with kindness. She wasn’t always right but she was right often enough. I am much taller
and heavier than Ginger and thinking well of the group is a new concept
for me. I know better than to expect people to be well-intended. I am
more intelligent than a dog. During the time we spent together, I knew
things about people that Ginger did not know. I didn’t assume that
people would like me; I didn’t expect kindness.
Ginger was right about 80% of the time. I was wrong about 80% of the
time. Ginger was surprised by the small amount of hostility she found
in the world. I was surprised far more often by the large amount of kindness.
Ginger was indifferent to indifference. I spent a great deal of time
ruminating over indifference. Ginger and I - we shared a world but not
And now, year’s after her death, I offer Ginger’s view
of humanity as a cornerstone for a healthy community. Think well of each
other. At least choose to review an experience with the possibility that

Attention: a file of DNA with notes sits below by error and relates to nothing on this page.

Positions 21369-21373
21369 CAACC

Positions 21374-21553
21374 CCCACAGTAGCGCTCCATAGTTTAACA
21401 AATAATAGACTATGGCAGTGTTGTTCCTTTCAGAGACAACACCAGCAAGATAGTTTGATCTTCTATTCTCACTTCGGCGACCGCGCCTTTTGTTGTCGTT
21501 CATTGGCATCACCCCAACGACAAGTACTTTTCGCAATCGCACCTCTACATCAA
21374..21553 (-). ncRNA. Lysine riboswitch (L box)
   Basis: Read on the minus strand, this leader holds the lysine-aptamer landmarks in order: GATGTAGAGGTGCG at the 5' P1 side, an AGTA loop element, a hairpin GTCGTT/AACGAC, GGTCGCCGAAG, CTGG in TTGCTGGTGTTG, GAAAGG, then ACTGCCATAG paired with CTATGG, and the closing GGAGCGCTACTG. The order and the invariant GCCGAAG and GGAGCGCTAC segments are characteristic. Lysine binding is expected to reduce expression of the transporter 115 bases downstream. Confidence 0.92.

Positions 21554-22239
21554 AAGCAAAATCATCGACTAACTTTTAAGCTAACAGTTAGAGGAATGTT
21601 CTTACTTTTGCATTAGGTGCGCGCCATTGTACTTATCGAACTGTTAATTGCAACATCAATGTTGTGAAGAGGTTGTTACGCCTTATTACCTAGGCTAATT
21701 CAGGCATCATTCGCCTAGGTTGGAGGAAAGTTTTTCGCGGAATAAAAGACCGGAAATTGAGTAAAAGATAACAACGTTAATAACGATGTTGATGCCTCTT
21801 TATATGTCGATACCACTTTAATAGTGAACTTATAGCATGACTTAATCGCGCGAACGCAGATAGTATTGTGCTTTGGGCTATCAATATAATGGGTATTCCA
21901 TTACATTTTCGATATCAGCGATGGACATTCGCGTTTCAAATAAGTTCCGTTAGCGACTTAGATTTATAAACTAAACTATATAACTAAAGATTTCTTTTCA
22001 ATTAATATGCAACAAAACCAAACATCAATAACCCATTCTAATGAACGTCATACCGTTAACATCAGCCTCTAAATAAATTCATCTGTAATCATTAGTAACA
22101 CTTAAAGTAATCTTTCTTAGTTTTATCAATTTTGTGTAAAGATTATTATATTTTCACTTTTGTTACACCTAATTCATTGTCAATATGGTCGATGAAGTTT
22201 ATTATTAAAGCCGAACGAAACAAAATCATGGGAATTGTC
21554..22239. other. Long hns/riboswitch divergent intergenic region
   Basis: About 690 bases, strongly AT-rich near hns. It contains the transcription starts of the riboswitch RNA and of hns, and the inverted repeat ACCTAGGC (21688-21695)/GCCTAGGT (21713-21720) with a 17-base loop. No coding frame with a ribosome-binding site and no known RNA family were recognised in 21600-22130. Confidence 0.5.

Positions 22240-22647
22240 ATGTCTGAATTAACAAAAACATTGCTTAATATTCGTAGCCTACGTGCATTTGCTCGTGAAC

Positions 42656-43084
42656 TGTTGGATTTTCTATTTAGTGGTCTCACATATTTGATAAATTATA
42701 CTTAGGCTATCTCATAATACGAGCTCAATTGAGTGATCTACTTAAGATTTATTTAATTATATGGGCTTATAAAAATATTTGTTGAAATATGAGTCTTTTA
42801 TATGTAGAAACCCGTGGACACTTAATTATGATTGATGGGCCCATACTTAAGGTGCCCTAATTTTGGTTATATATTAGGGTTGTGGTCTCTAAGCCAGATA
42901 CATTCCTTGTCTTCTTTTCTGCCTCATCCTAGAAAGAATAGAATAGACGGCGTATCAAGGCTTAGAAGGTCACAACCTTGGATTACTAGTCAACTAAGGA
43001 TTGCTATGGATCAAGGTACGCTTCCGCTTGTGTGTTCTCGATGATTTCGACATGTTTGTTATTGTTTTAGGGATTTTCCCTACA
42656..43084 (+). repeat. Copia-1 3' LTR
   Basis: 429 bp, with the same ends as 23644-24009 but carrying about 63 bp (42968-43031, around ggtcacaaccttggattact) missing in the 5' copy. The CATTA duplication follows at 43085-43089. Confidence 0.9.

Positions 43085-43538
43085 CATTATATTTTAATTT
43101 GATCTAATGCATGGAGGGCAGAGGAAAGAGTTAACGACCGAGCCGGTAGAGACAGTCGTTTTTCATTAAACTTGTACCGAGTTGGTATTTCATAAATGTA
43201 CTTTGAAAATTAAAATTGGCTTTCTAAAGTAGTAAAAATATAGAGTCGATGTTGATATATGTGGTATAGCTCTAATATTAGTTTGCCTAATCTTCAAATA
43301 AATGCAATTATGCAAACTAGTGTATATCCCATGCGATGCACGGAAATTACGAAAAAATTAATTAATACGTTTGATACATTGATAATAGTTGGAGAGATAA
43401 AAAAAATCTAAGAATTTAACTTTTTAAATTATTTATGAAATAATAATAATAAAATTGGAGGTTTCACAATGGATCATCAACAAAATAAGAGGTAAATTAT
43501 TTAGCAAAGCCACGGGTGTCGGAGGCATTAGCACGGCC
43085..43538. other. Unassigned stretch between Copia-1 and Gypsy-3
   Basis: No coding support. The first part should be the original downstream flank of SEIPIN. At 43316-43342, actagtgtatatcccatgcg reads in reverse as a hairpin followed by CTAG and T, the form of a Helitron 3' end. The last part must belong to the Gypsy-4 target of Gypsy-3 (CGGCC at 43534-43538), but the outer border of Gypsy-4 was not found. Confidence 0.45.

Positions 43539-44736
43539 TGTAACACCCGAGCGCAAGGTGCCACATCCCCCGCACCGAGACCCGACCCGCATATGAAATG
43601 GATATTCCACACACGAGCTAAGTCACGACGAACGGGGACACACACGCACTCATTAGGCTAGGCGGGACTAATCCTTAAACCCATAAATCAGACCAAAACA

we have come together with the intention of mutual benefit, and that
we are all wanting to form empowering, authentic relationships. I don’t
deny, and neither would Ginger, that we make mistakes. And, at times,
the choices that others make may disappoint me or not fulfill my desires.
There may even be people who don’t like me and who I don’t
like - but that doesn’t take away from the essential goodness of
either of us, or from the worth of the group.
leave this concept, this cornerstone, wondering why
when we close our eyes to the sincerely good intentions
of others, it is rarely called denial. When we choose to see well-meaning
intentions rather than pathology, it is.